With no formal training, I felt my way through the 2010 vintage. Jason and Jeremy Saville, Eyrie's production manager, guided me in the best way possible. They asked questions, presented me with options and their opinions, but the final choice was mine. I think decision-making in the cellar is part science and part art. The knowledge that you have one shot at this particular vintage is so immense, it can be paralyzing. I hope what I gain from my experiences in Burgundy will help me arrive at a better decision-making process. In time, with many more vintages, I hope I will also develop my own sense of the art.
I am humbled to be working with Jason and to be offered the opportunity to make wine alongside him. I'm so glad he leaned on me in 2010 and that he gave me the chance to continue for the 2011 and 2012 vintages. I appreciate the time and the energy it can take to mentor a person, and Jason has been very generous with his."
Jason Lett's reflections on mentoring Anneka
"In my late 20s, a winemaker scared the hell out of me. It was at a tasting at a friend’s house in Burgundy, after which we dispersed onto the shaggy sheep pasture that passed as a lawn. The afternoon moved to drinking, not tasting. Roman made a beeline towards me, and he started asking pointed questions: “when will you take over the domaine? Is your father ready for that? What will you do if he doesn’t 'rendre' (surrender!)?
I can’t remember how I answered, but I remember the statement that all his questions had been leading up to. “If a son does not take the domaine before he is 35, then he will never be a great winemaker. After 35, he is too soft, he will listen too much to his father. The domaine will never move ahead.
I knew my father (whose veins ran with Pinot) would not happily 'render,' nor would I ask him to. As I moved into my thirties, Roman’s deadline of 35 loomed closer, and I turned away from winemaking altogether.
Then my friend John Davidson gave me an unexpected gift: he asked me to make wine any way I wished, with any Pinot I wished, at his winery and from his vines. He believed I had potential but he offered no advice, just a space and a blank slate. The wine turned out better than I could have believed. That first vintage became the 2002 BlackCap Pinot noir.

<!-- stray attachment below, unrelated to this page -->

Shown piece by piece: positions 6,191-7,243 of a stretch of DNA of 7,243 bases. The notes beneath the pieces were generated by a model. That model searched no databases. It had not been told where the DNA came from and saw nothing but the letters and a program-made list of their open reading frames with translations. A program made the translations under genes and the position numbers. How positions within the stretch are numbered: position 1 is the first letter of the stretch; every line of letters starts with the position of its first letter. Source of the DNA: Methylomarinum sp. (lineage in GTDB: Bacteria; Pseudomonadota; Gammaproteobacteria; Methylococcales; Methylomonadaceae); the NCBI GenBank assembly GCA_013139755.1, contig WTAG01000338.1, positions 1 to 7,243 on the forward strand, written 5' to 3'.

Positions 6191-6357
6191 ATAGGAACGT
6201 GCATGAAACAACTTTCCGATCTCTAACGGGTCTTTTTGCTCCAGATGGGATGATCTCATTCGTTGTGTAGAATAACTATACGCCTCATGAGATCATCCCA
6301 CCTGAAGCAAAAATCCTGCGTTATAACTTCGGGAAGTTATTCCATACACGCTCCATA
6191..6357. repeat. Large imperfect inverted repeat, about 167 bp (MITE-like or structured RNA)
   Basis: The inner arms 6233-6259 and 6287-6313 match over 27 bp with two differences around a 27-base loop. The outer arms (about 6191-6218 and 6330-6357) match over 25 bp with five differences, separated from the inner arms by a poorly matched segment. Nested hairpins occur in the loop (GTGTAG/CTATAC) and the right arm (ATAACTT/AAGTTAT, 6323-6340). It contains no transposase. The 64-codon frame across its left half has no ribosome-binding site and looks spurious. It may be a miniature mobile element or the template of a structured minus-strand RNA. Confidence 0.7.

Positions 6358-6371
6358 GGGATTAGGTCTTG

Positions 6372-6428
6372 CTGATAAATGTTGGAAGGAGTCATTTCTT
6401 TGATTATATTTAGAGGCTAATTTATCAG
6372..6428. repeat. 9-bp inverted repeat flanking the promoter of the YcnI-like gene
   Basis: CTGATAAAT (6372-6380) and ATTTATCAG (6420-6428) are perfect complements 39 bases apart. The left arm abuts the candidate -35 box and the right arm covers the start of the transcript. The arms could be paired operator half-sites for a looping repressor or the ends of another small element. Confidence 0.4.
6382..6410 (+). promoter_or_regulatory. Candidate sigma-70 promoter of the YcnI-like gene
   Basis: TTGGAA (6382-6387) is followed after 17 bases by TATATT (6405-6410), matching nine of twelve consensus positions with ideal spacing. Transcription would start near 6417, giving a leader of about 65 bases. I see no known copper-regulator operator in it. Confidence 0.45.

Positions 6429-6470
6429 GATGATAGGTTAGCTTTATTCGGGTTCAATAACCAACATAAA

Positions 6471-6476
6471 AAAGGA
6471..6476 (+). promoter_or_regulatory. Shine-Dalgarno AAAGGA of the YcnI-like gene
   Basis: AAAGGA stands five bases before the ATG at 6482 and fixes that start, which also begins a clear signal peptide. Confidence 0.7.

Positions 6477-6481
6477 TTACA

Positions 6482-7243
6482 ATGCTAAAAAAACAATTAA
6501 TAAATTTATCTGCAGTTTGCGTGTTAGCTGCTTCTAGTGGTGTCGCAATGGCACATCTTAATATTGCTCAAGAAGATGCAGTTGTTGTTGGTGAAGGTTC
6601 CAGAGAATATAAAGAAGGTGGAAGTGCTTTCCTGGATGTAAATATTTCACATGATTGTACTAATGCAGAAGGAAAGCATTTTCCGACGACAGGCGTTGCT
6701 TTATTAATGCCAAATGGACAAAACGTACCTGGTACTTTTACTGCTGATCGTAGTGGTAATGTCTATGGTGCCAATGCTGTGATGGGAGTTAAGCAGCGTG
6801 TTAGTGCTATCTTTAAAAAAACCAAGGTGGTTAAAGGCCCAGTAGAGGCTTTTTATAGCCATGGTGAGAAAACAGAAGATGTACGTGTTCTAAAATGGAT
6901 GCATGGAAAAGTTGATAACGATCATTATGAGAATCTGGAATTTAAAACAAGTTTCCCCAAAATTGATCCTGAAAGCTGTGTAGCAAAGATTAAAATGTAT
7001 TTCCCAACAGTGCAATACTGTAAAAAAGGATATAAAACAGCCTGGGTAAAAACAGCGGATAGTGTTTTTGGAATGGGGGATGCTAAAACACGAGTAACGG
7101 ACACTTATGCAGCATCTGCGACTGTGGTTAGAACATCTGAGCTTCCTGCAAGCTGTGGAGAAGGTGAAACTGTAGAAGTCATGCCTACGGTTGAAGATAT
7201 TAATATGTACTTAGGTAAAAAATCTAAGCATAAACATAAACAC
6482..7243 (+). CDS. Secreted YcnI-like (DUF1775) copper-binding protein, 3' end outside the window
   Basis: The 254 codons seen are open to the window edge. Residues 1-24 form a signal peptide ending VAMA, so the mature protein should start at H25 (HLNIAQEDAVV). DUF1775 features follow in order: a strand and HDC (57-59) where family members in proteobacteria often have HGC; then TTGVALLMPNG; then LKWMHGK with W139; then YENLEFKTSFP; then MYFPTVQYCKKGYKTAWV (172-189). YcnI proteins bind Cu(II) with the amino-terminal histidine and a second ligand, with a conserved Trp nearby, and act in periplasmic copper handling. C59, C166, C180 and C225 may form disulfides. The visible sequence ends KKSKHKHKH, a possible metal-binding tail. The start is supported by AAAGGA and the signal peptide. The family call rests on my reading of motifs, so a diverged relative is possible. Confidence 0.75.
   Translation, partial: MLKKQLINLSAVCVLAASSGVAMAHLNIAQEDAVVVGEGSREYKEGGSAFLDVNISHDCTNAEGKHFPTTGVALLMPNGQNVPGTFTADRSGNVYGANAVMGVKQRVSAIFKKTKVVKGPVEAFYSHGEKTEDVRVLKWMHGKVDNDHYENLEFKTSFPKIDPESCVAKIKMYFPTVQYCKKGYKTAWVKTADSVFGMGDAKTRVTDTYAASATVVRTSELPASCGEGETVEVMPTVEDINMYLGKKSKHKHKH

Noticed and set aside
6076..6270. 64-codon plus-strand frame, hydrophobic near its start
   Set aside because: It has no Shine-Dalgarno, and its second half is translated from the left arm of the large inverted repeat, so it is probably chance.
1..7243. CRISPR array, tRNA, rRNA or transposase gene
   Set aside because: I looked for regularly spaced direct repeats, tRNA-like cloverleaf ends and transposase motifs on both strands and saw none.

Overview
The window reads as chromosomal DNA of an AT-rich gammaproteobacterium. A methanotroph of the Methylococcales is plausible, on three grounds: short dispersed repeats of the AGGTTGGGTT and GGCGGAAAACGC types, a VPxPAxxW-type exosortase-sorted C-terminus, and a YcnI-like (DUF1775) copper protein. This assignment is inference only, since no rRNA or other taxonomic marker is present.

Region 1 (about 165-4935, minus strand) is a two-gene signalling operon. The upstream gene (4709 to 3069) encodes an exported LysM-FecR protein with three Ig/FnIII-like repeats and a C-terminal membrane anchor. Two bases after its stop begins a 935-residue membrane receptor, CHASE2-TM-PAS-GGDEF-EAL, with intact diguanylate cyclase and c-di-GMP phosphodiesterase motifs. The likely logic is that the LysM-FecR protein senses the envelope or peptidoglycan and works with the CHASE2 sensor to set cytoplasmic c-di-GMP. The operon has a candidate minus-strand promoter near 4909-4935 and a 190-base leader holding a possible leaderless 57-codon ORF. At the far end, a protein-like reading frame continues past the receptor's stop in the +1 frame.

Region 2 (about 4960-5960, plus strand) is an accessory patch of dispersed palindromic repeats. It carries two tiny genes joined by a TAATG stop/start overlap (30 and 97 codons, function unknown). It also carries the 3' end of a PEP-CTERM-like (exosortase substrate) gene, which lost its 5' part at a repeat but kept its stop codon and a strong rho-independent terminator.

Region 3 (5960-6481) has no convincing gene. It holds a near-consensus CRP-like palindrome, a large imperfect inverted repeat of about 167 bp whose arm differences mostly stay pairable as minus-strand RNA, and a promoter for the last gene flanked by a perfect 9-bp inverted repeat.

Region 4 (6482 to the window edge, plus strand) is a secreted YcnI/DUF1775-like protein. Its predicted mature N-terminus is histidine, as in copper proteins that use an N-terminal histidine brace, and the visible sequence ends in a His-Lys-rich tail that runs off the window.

I learned most of what I know about winemaking from my dad, but John taught me to trust what I learned.
The only way to repay that kind of gift is to pay it forward. When Anneka Miller started working for us I saw the same kind of potential that John must have seen in me.
A good brain and a willingness to roll up her sleeves were a very good place to start, but Anneka, like me, had that deep familial relationship with the vines that she grew up with on her family’s land.
Anneka worked for us for years in her summers off from college, and as graduation approached I began slyly to ask if she had any interest in making wine.
In 2010 she committed to making wine from her family’s vines at our winery, and talked her mom and dad out of a few hundred pounds of Pinot noir. She came up on the train from school in Eugene to manage her fermentations (or ordered us around over the phone when she couldn’t). She developed a style radically different from anything I’ve done, blanketing the bottom of the fermenter with whole clusters in a secret arrangement I don’t quite understand but which I imagine will become a signature in future years.
The result is certainly no shrinking violet. Elegant? Yes. Structured? Oh certainly. Ageable? Um, you better.
But more than that, for Anneka and the few people lucky enough to share this first vintage of Burton Bittman, this wine will always capture that moment when youth, hope, pluck, and a little push in the right direction can lead to a revelation."